Information Technology is a slave to fashion in just the same way as any other area of business. The current trend is the adoption of cloud computing. Basically, cloud computing transfers your applications and data onto a virtual desktop on a server, and you use Internet techniques to reach them. The server can be a local server hosted in your business, (a private cloud) or a remote server supporting the virtual desktop environment and cloud storage for business managed by a cloud computing services provider (a public cloud).
Small businesses are not immune to the trend. A study by Intuit found that over 75% of small businesses will be using cloud computing services by 2020. The $100,000-dollar question for a small business owner to ask is “Is It Worth It”? What financial and operational benefits will a move to the virtual desktop bring?
Most small business owners, unless they are in the IT business, use IT as a business tool. Because they are busy running the business, they do not have the time to manage their IT infrastructure. They are not interested.
Managing your own IT brings with it the capital and recurrent costs of creating and maintaining your own IT infrastructure and keeping it running day to day.
Many small businesses outsource their IT needs to a service supplier, usually supplemented by an in-house “expert” who acts as the front-line support and the interface between the company and the service provider. They can do this as a retained services contract, or on an as-required basis.
That is a lot of time, effort and money that could probably be better spent on developing the business.
Moving to an outsourced private or public cloud removes the operational IT headache. Replacing the variable IT costs of your own infrastructure with the capped costs of a cloud computing services provider makes perfect business sense.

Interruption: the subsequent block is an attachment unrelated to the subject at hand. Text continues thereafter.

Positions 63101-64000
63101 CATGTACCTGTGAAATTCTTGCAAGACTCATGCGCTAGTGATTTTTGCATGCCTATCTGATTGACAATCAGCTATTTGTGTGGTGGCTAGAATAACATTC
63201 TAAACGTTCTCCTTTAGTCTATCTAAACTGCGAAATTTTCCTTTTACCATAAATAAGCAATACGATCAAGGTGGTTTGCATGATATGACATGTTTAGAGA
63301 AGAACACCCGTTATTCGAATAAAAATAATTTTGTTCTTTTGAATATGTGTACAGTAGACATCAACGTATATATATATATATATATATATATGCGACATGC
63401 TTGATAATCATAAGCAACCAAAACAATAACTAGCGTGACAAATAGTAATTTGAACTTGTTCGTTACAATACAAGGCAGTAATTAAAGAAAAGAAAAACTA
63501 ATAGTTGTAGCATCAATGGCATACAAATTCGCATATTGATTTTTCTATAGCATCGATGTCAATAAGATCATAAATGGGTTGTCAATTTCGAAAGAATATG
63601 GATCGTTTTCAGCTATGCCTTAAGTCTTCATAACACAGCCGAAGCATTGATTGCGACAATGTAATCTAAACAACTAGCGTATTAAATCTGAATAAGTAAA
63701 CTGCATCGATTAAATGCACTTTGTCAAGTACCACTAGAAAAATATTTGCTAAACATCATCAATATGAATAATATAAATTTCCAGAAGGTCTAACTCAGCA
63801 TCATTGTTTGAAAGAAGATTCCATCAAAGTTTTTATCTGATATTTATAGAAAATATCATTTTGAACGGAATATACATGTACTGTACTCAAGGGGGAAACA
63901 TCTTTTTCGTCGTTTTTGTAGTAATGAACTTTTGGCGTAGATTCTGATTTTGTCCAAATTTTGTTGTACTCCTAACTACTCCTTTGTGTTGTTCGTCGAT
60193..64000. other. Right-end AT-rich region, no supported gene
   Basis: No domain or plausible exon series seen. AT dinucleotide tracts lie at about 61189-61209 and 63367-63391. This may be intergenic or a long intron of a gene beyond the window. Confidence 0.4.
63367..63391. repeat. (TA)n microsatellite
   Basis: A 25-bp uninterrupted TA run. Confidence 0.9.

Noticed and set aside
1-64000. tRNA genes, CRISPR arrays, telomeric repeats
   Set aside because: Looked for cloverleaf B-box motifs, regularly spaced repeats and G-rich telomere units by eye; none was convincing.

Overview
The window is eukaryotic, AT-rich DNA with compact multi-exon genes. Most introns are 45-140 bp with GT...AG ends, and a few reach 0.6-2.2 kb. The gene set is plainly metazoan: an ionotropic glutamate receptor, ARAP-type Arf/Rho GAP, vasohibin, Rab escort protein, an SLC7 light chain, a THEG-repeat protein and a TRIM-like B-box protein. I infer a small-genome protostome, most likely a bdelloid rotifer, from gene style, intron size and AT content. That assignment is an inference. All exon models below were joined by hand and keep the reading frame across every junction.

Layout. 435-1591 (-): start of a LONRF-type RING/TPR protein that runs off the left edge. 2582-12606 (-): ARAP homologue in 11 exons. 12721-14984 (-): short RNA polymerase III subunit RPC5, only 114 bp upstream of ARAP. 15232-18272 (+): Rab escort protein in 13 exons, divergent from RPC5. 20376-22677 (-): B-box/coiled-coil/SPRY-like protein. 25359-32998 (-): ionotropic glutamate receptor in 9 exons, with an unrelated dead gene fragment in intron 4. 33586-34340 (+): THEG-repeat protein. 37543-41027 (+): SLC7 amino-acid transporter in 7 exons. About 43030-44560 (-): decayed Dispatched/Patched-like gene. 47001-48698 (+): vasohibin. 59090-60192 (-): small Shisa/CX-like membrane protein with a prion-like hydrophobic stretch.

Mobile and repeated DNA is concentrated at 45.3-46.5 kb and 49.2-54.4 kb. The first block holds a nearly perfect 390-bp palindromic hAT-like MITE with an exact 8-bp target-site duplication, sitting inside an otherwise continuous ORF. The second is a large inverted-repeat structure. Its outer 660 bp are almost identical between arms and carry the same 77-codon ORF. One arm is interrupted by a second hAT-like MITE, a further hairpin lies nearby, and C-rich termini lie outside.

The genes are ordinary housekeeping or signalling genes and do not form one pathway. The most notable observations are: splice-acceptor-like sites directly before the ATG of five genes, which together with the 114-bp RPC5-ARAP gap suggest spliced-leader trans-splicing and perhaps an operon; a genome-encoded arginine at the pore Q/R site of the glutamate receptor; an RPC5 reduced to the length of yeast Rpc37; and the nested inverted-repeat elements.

If a point of departure is that there are valid reasons for a small business to consider moving to the cloud, then the follow-up questions are: is moving to the cloud feasible; and if so, whether a private or public cloud is the better business decision.
A public cloud is provided by an external services provider. The business outsources the client IT infrastructure to a cloud computing services provider, (“CSP”) who provides cloud solutions for business to several clients on shared cloud storage for business.
A private cloud is the same as a public cloud but is dedicated to a single organisation. A private cloud can be provided by an external CSP or internally use the organisation’s own IT infrastructure. The CSP can dedicate one of many installations to a single client, or be a CSP who has one client only. An increasingly popular choice in larger businesses with an established IT infrastructure is to host cloud technologies internally inside the organisation’s firewall, supported by the organisation’s own IT services, an outsourced service provider or a combination of both.
First thought – moving to a private cloud that the business maintains does not address the financial or operational issues. That leaves the options of a private cloud operated on the existing infrastructure in a fully outsourced environment, or a public cloud provided and maintained by a cloud computing services provider.
The final considerations include:
- If it is critical to keep prying eyes away from business applications and data, then a public cloud is not feasible. The risks are too great. Outsourcing support to a private cloud managed by a cloud computing services provider might not be an option either.
- If the business needs 24/7/365 access to mission-critical systems, moving to an external cloud platform with all the potential downtime risks may not be an option.
- Is budget available to upgrade the existing infrastructure to support a private cloud, or can the outsourcing contract include the upgrade and maintenance costs?
Given that the business meets the criteria to be able to move to a cloud platform, the answer to the question “Is It Worth It” must be yes. It allows the business owner to spend more time and effort investing in his business. It provides, if not direct cost savings, a known cap on costs. Importantly, it removes one headache from the business owner’s life.